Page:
I can agree to a point that they can be annoying but if the show is good enough to engross me I won’t notice it and if all I can focus on is the laugh track then the show probably sucks anyway. Shoot, I never even noticed the laugh track on “The Big Bang Theory”.
I can endure laugh tracks, but I definitely prefer shows without them. However, is there any truth to that old canard that most laugh tracks were recorded 50 years ago, and that thus, you’re listening mostly to dead people’s laughs? If so, I think that’s kinda neat – I could imagine worse things of you to survive your physical death than your laugh.
It’s difficult. There have been several shows that I’ve initially disliked and passed on, simply because they have a laugh track. The way I look at it, if you have to tell the audience when to laugh, ur doin’ it wrong. There have been a few exceptions- How I Met Your Mother, for example, I almost turned off and erased from my DVR because it had a laugh track. Strangely, the show turned out to be one of my favorites. I guess I just mentally block the laugh track.
I thought The Big Bang Theory might get a few mentions here. I used to catch the odd episode and couldn’t get past the phony, LOUD, non-stop laugh track. I don’t think I watched long enough for them to get to a real joke. Then I lasted long enough to see the “DNA of Leonard Nimoy” incident and got hooked. The laugh track is still a distraction but the show makes me actually laugh often enough that I’ll suffer through the rest.
Lots of UK shows have laughing from an actual audience (The IT Crowd comes to mind) which I don’t find obtrusive at all. Recorded laugh tracks are usually a complete no-no.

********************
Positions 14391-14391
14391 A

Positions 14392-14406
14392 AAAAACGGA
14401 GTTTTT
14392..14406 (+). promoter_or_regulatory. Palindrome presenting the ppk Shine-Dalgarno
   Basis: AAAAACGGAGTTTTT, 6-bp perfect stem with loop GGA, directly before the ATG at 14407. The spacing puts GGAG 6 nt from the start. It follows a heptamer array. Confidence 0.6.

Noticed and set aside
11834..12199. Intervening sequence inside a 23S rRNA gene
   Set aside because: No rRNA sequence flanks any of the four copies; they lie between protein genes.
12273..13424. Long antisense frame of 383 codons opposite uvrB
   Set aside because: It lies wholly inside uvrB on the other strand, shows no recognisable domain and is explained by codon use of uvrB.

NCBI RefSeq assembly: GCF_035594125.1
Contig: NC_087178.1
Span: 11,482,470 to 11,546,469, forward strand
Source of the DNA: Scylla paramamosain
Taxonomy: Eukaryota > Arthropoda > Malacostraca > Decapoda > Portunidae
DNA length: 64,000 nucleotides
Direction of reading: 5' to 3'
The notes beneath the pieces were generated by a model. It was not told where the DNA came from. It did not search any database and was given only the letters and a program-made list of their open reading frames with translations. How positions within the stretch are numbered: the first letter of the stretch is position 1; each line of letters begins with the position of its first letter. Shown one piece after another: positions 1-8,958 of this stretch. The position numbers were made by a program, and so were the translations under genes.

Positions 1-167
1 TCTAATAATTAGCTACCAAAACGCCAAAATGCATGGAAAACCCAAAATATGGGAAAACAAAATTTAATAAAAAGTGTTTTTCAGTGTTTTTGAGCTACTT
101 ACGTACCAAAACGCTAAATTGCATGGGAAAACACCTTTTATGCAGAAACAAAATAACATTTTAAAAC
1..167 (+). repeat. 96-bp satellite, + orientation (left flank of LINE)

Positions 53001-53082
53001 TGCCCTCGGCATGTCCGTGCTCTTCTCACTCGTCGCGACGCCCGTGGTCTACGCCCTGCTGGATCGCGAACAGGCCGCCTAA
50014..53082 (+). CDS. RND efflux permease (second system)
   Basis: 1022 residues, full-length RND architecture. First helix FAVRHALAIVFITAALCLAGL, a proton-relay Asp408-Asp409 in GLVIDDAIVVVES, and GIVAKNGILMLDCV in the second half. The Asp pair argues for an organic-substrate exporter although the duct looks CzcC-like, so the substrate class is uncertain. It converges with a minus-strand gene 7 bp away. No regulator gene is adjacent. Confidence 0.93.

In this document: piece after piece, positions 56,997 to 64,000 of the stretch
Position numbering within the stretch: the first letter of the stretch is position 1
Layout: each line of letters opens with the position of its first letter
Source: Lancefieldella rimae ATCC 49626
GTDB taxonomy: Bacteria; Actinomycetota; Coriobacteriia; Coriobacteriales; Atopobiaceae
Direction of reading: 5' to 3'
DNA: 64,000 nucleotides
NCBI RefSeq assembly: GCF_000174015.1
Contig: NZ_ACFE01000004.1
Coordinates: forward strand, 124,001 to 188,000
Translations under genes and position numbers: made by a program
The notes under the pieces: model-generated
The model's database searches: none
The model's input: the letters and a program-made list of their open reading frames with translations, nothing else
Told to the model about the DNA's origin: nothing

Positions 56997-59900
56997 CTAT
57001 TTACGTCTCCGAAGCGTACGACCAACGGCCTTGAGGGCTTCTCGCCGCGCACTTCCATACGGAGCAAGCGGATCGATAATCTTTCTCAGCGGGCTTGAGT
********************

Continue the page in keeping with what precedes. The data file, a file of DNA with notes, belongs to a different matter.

I agree, I won’t tolerate a show with a laugh track. It doesn’t matter how good a show is supposed to be, a laugh track guarantees I will not watch it. I was browsing Netflix and happened upon Red Dwarf. I know a lot of people that like it so I thought I’d give it a try. I got as far as the first laugh before I turned it off. I envy the people that can tune out laugh tracks but I can’t and they drive me nuts.
Then you’re missing out, IMO, and not even for a good reason 'cause unless you happened upon Series VII, you were hearing a studio audience, not a laugh track.
Or are people complaining about studio audiences too? I can’t tell if the general thrust here is that you don’t want to hear any laughter, whether it’s from a laugh track or live audience.
Me, if the laughter is well done, I can stomach it. I grew up with shows like MAS*H, the Brady Bunch and Bewitched (laugh tracks) and All in the Family, I Love Lucy, Cheers, Monty Python, and Cosby Show (studio audiences with some ‘sweetening’) and I sure wouldn’t wanna miss out on any of these shows just because I hear laughter that isn’t mine.
While I dig the new single camera comedies, I also enjoy if a show is funny I’ll watch either way. Sometimes the laugh track or sweetened audience laughter is distracting. I found the laughter in That '70s Show incredibly distracting, but I suspect that was intentionally cheesey.